City, where exits are limited, American visitors should seek safe haven
      inside a shop or restaurant until the incident is over. Demonstrations are
      particularly dangerous in areas such as checkpoints, settlements, military
      areas, and major thoroughfares where protesters are likely to encounter
      Israeli security forces.

      Demonstrations by Arab Israelis in northern Israel have occurred on Land Day
      (March 30) and on Israeli Independence Day (date varies). These
      demonstrations have generally been peaceful, but on occasion Embassy staff
      have been told to avoid certain areas on those dates.

      AREAS OF INSTABILITY: Jerusalem: In Jerusalem, travelers should exercise
      caution at religious sites on holy days, Fridays, Saturdays, and Sundays.
      Dress appropriately when visiting the Old City and ultra-orthodox Jewish
      neighborhoods. Most roads into ultra-orthodox Jewish neighborhoods are
      blocked off on Friday nights and Saturdays. Assaults on secular visitors,
      either for being in cars or for being "immodestly dressed," have occurred in
      these neighborhoods. Isolated street protests and demonstrations can occur
      in the commercial districts of East Jerusalem (Salah Eddin Street and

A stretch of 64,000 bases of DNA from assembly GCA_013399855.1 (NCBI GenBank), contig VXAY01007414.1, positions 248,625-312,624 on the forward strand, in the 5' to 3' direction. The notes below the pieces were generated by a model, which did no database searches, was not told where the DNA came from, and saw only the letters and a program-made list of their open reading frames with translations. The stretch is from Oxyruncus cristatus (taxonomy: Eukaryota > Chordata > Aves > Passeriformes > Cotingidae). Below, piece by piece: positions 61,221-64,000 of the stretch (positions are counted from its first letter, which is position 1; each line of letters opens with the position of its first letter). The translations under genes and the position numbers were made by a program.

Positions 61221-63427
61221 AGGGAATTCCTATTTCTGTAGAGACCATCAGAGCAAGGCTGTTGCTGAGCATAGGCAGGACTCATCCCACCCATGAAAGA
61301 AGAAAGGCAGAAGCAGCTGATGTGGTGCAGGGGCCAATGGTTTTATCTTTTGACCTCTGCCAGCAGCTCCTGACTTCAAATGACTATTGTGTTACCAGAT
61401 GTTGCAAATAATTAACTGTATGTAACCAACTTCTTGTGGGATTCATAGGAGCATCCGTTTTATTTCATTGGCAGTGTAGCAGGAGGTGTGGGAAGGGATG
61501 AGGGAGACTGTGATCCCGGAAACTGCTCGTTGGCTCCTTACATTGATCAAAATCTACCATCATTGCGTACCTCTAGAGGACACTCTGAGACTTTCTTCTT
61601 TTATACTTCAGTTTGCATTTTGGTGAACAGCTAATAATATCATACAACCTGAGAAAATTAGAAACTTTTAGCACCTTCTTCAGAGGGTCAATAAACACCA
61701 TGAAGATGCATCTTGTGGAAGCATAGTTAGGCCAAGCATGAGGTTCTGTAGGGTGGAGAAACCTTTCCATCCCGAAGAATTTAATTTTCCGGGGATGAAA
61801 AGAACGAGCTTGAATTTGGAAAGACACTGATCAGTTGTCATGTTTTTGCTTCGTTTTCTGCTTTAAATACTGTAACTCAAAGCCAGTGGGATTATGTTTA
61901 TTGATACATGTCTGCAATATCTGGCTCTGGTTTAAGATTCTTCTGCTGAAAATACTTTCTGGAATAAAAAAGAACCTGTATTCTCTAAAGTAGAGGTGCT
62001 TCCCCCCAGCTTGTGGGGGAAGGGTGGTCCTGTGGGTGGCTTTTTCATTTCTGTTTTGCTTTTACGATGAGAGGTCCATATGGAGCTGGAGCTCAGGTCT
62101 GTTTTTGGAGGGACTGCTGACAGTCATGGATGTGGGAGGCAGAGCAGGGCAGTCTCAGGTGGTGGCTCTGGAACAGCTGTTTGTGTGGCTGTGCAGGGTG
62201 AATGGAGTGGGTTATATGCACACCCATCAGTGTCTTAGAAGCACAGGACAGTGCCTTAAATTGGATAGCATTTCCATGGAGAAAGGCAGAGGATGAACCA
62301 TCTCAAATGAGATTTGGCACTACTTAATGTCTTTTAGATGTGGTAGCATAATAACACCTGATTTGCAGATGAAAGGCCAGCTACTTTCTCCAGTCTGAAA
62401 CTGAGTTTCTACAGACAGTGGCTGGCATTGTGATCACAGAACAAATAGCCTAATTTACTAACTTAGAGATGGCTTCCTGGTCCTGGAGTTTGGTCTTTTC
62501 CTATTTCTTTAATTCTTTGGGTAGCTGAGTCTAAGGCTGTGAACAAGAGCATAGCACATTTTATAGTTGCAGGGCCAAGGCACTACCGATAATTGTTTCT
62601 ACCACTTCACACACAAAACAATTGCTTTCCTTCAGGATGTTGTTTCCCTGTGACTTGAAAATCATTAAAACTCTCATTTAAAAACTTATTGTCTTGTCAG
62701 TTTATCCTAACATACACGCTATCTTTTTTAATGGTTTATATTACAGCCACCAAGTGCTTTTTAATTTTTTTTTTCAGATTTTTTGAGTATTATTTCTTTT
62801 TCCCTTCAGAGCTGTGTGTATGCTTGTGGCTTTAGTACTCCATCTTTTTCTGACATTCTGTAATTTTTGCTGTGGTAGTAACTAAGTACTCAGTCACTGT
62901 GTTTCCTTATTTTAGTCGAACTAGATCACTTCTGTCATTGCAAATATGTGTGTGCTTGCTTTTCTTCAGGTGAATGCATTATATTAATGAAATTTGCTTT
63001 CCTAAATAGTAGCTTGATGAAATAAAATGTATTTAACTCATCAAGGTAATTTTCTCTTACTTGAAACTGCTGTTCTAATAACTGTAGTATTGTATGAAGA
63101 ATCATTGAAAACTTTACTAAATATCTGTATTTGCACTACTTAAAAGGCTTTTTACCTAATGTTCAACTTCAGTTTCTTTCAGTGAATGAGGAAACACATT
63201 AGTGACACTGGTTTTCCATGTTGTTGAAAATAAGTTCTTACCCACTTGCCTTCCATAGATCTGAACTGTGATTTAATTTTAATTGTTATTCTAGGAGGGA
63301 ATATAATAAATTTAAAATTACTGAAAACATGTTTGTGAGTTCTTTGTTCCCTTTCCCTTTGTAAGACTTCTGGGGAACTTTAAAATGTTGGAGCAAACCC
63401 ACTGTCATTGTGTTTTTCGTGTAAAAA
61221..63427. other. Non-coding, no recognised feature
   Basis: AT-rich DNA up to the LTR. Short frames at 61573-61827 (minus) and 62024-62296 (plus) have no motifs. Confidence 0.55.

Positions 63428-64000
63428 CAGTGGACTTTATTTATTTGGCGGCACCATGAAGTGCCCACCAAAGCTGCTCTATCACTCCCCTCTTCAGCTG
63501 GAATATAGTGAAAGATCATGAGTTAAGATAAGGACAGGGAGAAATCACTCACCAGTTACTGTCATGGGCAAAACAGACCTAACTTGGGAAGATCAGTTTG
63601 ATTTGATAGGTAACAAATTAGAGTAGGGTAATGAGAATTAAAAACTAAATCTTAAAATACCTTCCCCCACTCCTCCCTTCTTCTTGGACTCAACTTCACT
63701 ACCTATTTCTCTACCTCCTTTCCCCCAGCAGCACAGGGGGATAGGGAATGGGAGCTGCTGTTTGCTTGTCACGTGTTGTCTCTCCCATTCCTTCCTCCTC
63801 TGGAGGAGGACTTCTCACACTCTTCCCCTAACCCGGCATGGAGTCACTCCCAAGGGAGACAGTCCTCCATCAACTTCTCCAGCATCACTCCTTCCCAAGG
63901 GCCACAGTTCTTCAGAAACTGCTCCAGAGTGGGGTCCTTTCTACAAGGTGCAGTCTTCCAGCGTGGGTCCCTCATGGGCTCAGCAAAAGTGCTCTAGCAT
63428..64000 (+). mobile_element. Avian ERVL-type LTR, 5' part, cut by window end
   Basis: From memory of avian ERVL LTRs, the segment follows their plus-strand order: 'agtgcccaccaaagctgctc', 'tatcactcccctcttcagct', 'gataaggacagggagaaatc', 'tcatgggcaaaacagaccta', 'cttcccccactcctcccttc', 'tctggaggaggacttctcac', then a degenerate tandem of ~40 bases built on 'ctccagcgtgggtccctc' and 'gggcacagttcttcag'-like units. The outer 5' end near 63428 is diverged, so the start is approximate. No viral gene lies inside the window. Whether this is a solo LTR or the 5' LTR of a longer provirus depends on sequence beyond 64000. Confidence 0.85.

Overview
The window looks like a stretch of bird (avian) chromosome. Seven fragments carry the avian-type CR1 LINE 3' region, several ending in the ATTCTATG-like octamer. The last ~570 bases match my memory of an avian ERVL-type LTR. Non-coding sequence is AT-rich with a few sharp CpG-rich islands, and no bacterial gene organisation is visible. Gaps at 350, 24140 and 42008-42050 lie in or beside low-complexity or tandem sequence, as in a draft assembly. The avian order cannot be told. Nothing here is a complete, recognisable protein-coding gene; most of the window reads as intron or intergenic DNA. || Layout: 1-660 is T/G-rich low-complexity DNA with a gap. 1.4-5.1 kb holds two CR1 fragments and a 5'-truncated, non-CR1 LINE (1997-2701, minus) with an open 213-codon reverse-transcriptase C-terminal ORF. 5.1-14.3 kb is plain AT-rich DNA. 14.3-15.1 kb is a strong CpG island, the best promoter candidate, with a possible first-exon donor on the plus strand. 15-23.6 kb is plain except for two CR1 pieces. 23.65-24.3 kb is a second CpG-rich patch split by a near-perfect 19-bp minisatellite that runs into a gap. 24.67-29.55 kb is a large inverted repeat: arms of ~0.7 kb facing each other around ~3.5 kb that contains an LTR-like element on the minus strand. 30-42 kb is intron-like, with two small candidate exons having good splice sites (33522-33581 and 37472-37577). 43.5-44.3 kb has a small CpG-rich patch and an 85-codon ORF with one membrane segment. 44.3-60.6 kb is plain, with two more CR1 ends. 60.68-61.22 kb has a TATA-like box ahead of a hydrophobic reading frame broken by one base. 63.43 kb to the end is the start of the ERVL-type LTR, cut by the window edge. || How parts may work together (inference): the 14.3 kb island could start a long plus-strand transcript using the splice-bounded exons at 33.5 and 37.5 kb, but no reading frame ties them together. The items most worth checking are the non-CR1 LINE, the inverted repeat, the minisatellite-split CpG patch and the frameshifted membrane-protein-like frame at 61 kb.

Damascus Gate areas) during periods of unrest. U.S. Government employees
      have been prohibited from traveling to the commercial areas of East
      Jerusalem, including the Old City, except for mission essential business.
      Private American citizens should avoid travel to these areas at this time.

      West Bank and Gaza: The U.S. Government currently prohibits U.S. Government
      employees, officials, and dependents from traveling to the West Bank and
      Gaza, except for mission essential business. Private American citizens
      should avoid travel to these areas at this time. Embassy staff have also
      been prohibited from using Rt. 443 (the Modi'in Road) in Israel to travel to
      Jerusalem.

      During periods of unrest, access to the West Bank and Gaza are sometimes
      closed off by the Israeli government. Travel restrictions may be imposed
      with little or no warning. Strict measures have frequently been imposed
      following terrorist actions and the movement of Palestinian Americans with
      residency status in the West Bank or Gaza and foreign passport holders have
      been severely impaired

      In the Golan Heights, there are live land mines in many areas and visitors
      should walk only on established roads or trails. Near the northern border